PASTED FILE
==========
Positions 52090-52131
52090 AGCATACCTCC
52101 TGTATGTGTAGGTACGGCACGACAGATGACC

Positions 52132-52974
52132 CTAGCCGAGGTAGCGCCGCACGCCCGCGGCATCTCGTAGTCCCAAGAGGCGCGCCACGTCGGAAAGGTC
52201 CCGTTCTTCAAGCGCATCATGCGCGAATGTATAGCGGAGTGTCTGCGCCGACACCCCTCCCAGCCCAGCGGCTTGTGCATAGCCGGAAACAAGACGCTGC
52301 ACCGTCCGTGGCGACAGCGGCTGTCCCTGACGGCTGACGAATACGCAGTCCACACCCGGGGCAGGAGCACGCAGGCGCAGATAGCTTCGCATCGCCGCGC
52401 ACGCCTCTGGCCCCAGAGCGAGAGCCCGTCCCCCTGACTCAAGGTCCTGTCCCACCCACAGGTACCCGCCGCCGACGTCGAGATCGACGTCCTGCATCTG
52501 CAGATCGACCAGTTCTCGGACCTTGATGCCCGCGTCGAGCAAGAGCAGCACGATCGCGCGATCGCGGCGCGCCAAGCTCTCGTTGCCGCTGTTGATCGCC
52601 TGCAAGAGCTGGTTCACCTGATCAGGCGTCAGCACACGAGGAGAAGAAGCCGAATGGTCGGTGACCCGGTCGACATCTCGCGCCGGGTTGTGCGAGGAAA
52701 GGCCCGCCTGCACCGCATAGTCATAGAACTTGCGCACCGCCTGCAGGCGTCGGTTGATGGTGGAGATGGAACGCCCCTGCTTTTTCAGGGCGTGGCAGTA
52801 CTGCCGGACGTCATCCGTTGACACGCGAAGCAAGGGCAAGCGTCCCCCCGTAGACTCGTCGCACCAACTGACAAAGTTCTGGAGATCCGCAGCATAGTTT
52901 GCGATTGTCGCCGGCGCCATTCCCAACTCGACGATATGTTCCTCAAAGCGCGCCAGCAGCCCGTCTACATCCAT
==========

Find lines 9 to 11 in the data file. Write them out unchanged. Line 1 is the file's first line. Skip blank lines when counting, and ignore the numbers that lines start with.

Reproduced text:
52501 CAGATCGACCAGTTCTCGGACCTTGATGCCCGCGTCGAGCAAGAGCAGCACGATCGCGCGATCGCGGCGCGCCAAGCTCTCGTTGCCGCTGTTGATCGCC
52601 TGCAAGAGCTGGTTCACCTGATCAGGCGTCAGCACACGAGGAGAAGAAGCCGAATGGTCGGTGACCCGGTCGACATCTCGCGCCGGGTTGTGCGAGGAAA
52701 GGCCCGCCTGCACCGCATAGTCATAGAACTTGCGCACCGCCTGCAGGCGTCGGTTGATGGTGGAGATGGAACGCCCCTGCTTTTTCAGGGCGTGGCAGTA